Season 1: The Future of Law

From autonomous vehicles to science and the courts, hosts Risa Goluboff and Leslie Kendrick explore cutting-edge issues facing law and society on the first season of “Common Law.”


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Jed Rakoff
With scientific evidence an intrinsic and complex part of today’s court cases, can judges keep up? Senior U.S. District Judge Jed Rakoff of the Southern District of New York discusses challenges and opportunities for jurists.
Leslie Kendrick, Micah Schwartzman and Nelson Tebbe
UVA Law professors Richard Schragger and Micah Schwartzman join Cornell’s Nelson Tebbe to discuss the evolution of the Supreme Court’s jurisprudence on religion.
Ashley Deeks
As tech transforms traditional warfare, UVA Law professor Ashley Deeks explains how national security is changing and discusses whether the law can keep up.
Michael Livermore
From courtroom apps to analyzing law texts, UVA Law professor Michael Livermore explains how technology is reshaping legal processes and yielding new insights. More
Driving in an autonomous vehicle
UVA Law professor Kenneth Abraham and alum Mike Raschid ’86, chief legal officer and vice president of operations at Perrone Robotics, discuss what a future with autonomous vehicles will mean for liability and beyond. More
Dayna Bowen Matthew
Public health policy expert and UVA Law professor Dayna Matthew ’87 explores factors — such as where you live and your race — that affect health outcomes, and how lawyers and doctors are teaming up to confront these challenges. More
Mila Versteeg, Toby Heytens, and a "Game of Thrones" Still
We take a break from this season’s focus on the future of law to explore the future (and past) of Westeros with Virginia Solicitor General Toby Heytens ’00 and Professor Mila Versteeg. More
Ruth Mason
UVA Law professor Ruth Mason explains why the world is at a crossroads on international tax, as nations consider how to ensure that corporations like Google, Amazon and Apple are paying their fair share in a digital economy. More
George Geis and Mayme Donohue
UVA Law professor George Geis and attorney Mayme Donohue of Hunton Andrews Kurth discuss the impact of blockchain — the same technology fueling the rise of cryptocurrencies — on a range of industries, including law. More
Leslie Kendrick and Risa Goluboff
Risa Goluboff and Leslie Kendrick interview each other, talk about why they wanted to start a podcast, and discuss what this season will focus on. More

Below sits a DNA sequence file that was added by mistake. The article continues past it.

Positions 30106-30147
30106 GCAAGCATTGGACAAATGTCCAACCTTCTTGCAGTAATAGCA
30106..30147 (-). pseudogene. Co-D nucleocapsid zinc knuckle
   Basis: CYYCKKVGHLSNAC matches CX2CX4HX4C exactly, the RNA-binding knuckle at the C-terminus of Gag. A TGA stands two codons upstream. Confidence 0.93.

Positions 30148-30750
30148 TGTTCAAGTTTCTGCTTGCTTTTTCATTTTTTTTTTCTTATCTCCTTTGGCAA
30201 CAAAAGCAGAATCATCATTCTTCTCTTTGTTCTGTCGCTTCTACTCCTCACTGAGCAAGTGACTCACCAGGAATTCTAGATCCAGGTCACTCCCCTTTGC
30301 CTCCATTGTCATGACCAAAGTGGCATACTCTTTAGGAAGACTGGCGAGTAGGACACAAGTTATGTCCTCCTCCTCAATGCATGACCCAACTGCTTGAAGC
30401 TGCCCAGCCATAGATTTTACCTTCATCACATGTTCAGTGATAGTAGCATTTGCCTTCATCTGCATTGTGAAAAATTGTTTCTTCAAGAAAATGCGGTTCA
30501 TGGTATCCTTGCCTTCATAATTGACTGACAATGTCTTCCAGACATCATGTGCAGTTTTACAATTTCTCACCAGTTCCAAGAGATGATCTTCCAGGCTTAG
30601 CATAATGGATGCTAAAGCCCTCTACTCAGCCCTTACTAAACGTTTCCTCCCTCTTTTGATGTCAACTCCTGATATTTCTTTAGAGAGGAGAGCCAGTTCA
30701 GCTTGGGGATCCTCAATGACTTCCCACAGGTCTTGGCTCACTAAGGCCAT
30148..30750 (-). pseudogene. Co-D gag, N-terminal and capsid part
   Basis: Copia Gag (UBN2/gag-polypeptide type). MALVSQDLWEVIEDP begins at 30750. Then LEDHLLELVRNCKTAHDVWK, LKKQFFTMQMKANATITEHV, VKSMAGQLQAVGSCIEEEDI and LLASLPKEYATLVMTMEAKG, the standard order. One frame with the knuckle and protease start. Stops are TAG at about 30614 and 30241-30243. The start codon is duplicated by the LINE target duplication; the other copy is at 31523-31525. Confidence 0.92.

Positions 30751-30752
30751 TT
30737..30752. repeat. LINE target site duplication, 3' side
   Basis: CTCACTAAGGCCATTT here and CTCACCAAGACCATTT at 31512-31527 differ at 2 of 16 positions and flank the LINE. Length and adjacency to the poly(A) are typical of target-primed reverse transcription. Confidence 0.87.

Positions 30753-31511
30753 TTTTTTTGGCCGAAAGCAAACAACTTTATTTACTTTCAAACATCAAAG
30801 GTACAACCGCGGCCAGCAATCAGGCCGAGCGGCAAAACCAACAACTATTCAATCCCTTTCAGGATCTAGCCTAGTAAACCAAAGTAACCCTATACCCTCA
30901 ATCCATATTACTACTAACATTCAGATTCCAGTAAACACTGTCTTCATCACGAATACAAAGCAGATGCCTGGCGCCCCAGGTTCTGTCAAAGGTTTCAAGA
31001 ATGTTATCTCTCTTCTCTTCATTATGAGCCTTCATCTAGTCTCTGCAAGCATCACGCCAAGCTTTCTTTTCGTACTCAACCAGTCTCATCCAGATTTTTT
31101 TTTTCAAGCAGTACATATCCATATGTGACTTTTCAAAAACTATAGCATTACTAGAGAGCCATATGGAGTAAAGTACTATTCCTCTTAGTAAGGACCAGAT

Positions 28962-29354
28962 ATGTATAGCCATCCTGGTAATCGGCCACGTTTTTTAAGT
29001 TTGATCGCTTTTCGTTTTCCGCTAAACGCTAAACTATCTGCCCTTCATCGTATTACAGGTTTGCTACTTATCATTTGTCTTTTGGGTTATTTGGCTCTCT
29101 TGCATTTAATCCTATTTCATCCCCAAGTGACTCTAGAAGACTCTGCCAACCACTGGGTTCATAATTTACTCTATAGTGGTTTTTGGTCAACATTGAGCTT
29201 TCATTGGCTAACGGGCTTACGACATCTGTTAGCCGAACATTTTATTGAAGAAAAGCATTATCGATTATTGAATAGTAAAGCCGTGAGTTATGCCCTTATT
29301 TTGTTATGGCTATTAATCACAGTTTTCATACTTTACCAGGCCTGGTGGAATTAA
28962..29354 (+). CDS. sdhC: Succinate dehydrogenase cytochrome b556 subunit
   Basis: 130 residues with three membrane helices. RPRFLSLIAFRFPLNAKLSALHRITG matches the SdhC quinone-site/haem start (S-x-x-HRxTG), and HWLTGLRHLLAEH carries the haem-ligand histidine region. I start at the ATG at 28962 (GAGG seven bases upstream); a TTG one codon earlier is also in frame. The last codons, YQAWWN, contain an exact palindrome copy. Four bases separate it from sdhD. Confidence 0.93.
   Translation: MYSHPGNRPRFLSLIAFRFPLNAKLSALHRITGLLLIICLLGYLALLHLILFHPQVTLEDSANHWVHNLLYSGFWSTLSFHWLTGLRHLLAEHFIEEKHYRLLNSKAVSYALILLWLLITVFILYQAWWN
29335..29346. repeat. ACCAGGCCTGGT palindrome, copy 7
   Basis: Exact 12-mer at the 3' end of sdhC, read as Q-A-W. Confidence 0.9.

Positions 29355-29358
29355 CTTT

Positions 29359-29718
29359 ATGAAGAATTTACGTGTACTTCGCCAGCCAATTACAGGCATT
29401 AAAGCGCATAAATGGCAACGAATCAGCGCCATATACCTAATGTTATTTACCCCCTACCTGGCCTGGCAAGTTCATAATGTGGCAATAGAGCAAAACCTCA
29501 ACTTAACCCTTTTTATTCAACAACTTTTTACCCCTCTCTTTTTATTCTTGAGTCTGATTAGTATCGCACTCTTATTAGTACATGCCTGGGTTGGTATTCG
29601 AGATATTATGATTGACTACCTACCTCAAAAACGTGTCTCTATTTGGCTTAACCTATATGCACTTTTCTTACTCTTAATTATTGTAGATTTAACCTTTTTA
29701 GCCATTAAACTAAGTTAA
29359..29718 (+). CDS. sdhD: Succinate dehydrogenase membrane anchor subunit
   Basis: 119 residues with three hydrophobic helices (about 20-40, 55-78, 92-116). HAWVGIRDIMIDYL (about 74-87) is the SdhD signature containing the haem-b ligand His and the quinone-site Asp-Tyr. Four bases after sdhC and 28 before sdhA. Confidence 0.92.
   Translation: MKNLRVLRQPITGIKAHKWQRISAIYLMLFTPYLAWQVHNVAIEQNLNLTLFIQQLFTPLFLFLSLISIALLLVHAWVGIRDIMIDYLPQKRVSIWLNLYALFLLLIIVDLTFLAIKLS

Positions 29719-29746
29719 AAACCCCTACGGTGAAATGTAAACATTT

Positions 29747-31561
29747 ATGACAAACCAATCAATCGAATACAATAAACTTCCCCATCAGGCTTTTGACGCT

John Grisham and Deirdre Enright in the studio
Best-selling author John Grisham and UVA Law Innocence Project Director Deirdre Enright discuss the latest on innocence cases, forensics and the future of criminal justice. More
Episodes will be released on a biweekly schedule. Shows this season include: Innocence cases and wrongful convictions, with author John Grisham and UVA Law Innocence Project director Deirdre Enright ’92. Blockchain technology and its potential effect on vast areas of law and business, with Professor George Geis and attorney Mayme Donohue of Hunton Andrews Kurth. International efforts to tax corporate giants like Apple, and the future of tax under recent changes to U.S. tax code, with Professor Ruth Mason. The challenge of combating discrimination in health care, with Professor Dayna Bowen
Listeners can subscribe to the podcast on: Apple Podcasts Stitcher Spotify YouTube SoundCloud Amazon Alexa: Say "Alexa, play ‘Common Law’ podcast." Or if your Stitcher account is linked to Amazon Alexa, you can play it by saying “Alexa, ask Stitcher to play ‘Common Law.’”
Though much divides us these days, there are still some things we all share in common. One of them is law. In “Common Law,” a podcast sponsored by the University of Virginia School of Law, Dean Risa Goluboff and UVA Law professors Danielle K. Citron, John C. Harrison, Cathy Hwang and Gregory Mitchell explore how law shapes society, how we shape law and why we should all care. MORE Risa Goluboff @RisaGoluboff Risa Goluboff is the the 12th, and the first female, dean of the University of Virginia School of Law, the Arnold H. Leon Professor of Law and a professor of history at UVA. She is a